Waldorf Astoria’s new owner to add condos

Chinese insurance company Anbang paid nearly $2B for legendary hotel

New York /
Feb.February 19, 2015 03:42 PM

President Herbert Hoover lived there for more than three decades. Frank Sinatra maintained a suite there, as did Cole Porter. Of silver screen goddess Marilyn Monroe, her biographer wrote: “She was often acutely lonely in her Waldorf Towers apartment, as only a famed movie star cut off from ordinary mortals can be.”

Now, the new owner of the Waldorf Astoria plans to convert part of the iconic hotel into luxury condominiums, The Real Deal has learned.

Anbang Insurance Group, which paid nearly $2 billion for the Waldorf in a deal that closed last week, will convert the top floors of the hotel into condos.

“We plan to renovate the two towers into luxury residential apartments with world-class amenities and finishes to reflect its culture and social status,” Anbang’s chairman Wu Xiaohui said during a recent talk at Harvard University, according to a transcript of the event obtained by TRD.

“A potential buyer needs to have more than money to qualify for our apartments,” he added.

Hilton Worldwide Holdings agreed to sell the Waldorf Astoria, located at 301 Park Avenue between 49th and 50th streets, to Anbang in October. On Feb. 2, U.S. regulators approved the deal, which closed on Feb. 11.

The Waldorf Towers, which operates as a 181-room boutique hotel within the Waldorf, currently occupies the top floors of the 47-story building.  The Towers has a separate entrance on 50th Street, as well as its own fitness center and elevators. The presidential suites are 1,500 square feet or more and penthouse suites are 1,800 square feet or more, according to the hotel’s website.

The Towers also house one- and two-bedroom residential apartments that are available for rent. One-bedrooms range from 600 square feet to 1,200 square feet, and two-bedrooms start at 1,300 square feet.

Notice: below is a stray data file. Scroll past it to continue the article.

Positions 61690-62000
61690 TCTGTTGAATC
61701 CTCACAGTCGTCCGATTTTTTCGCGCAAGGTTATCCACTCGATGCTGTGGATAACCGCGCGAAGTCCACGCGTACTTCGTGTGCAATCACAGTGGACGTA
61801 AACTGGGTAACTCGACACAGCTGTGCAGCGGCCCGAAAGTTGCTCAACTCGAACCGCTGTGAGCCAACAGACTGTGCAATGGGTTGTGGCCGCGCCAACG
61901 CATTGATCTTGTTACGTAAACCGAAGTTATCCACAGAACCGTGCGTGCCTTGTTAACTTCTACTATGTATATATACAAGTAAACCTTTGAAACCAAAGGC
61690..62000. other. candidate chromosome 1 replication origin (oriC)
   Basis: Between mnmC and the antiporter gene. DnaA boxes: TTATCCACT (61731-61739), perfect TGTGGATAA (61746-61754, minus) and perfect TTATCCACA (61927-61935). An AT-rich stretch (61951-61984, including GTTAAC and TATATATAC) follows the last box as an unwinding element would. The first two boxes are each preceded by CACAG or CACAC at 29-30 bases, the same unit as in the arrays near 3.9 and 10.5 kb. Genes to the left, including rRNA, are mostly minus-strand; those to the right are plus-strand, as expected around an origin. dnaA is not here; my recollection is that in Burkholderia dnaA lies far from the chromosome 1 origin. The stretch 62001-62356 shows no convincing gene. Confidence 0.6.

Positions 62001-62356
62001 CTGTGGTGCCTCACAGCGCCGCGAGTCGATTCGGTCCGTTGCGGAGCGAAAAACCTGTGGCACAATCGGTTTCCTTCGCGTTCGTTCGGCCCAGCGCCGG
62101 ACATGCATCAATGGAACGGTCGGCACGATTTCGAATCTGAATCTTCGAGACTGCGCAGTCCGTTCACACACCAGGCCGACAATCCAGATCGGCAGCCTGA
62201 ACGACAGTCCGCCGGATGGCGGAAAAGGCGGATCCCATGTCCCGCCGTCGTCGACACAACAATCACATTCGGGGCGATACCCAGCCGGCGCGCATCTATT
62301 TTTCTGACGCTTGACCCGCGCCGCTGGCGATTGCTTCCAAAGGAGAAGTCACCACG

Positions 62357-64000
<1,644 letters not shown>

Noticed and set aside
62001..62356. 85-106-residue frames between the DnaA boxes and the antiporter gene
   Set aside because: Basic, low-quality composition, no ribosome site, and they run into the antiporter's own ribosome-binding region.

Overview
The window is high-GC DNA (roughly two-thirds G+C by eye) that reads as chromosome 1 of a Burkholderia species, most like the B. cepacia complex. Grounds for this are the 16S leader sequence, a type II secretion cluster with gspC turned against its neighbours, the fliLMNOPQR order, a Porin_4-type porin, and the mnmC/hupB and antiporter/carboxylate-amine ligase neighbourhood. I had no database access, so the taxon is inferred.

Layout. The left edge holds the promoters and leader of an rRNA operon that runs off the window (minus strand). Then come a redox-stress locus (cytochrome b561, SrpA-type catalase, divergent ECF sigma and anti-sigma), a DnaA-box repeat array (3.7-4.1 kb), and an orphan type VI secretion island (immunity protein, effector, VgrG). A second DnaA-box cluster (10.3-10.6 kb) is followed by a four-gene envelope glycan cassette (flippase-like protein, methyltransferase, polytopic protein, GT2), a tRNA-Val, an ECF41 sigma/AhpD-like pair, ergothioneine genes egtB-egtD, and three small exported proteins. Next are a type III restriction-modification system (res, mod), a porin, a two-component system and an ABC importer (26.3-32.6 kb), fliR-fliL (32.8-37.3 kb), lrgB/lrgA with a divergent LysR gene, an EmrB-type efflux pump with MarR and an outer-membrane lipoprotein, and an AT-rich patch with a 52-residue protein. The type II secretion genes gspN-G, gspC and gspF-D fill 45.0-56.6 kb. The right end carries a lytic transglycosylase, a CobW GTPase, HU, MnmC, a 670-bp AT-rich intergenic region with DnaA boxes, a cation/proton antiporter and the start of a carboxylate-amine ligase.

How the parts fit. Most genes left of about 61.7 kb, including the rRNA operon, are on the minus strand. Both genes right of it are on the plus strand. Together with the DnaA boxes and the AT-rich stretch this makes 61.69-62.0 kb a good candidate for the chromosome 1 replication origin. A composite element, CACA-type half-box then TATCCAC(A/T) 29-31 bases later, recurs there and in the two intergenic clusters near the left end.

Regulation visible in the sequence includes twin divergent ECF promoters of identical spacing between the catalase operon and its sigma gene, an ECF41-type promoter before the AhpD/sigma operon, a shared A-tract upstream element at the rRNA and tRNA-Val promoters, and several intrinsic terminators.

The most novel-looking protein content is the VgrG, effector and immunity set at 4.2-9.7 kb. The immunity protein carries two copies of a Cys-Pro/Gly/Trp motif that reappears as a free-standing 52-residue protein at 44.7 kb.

Although it’s not known how Anbang will configure the residences, the building is a short carriage ride from Midtown’s ultra-luxury billionaires’ row. It’s just seven blocks south of Macklowe Properties’ 432 Park, which asked $6,894 per square foot on average, Extell Development’s One57, which asked $6,888 per square foot on average and the Chetrit Group’s forthcoming conversion of 550 Madison Avenue, which will ask $4,791 per square foot on average.

Anbang, which has $114 billion in assets according to its website, is planning an initial public offering that could raise $2 billion. In addition to the Waldorf, Anbang plans to buy a 26-story office building at 717 Fifth Avenue from the Blackstone Group for an undisclosed price.


Related Articles

arrow_forward_ios
Blackstone president Jon Gray (Photo via YouTube)
Blackstone’s quarantine-themed holiday video stars sanitizer, sourdough starter and Santa
Blackstone’s quarantine-themed holiday video stars sanitizer, sourdough starter and Santa
Blackstone’s Nadeem Meghji (Blackstone, iStock)
Blackstone to acquire life-sciences portfolio for $3.45B
Blackstone to acquire life-sciences portfolio for $3.45B
Clockwise from left: Blackstone Group's Jonathan Gray, KKR's Henry Kravis and Cerberus Capital Management's Stephen Feinberg (Photos via Getty; iStock; Cerberus)
Logistics market is hot, but is a bubble forming?
Logistics market is hot, but is a bubble forming?
Silvercup Studios in Long Island City, NY (Getty)
The rise of soundstage real estate, by the numbers
The rise of soundstage real estate, by the numbers
Blackstone's Stephen Schwarzman and President Donald Trump (Getty)
Blackstone’s Schwarzman defends Trump on exec call
Blackstone’s Schwarzman defends Trump on exec call
Hotel Association of New York City CEO Vijay Dandapani and Hilton Times Square (Getty)
80% of NYC hotels backing CMBS loans show signs of distress
80% of NYC hotels backing CMBS loans show signs of distress
From left: The Hotel, Trump International Hotel and Hilton Times Square (Google Maps, Hilton)
New York City hotels put strain on $3.1B in CMBS loans
New York City hotels put strain on $3.1B in CMBS loans
Hilton CEO Chris Nassetta (Getty; iStock)
Stemming losses, Hilton sets sights on office workers instead of tourists
Stemming losses, Hilton sets sights on office workers instead of tourists
arrow_forward_ios

The Deal's newsletters give you the latest scoops, fresh headlines, marketing data, and things to know within the industry.

Loading...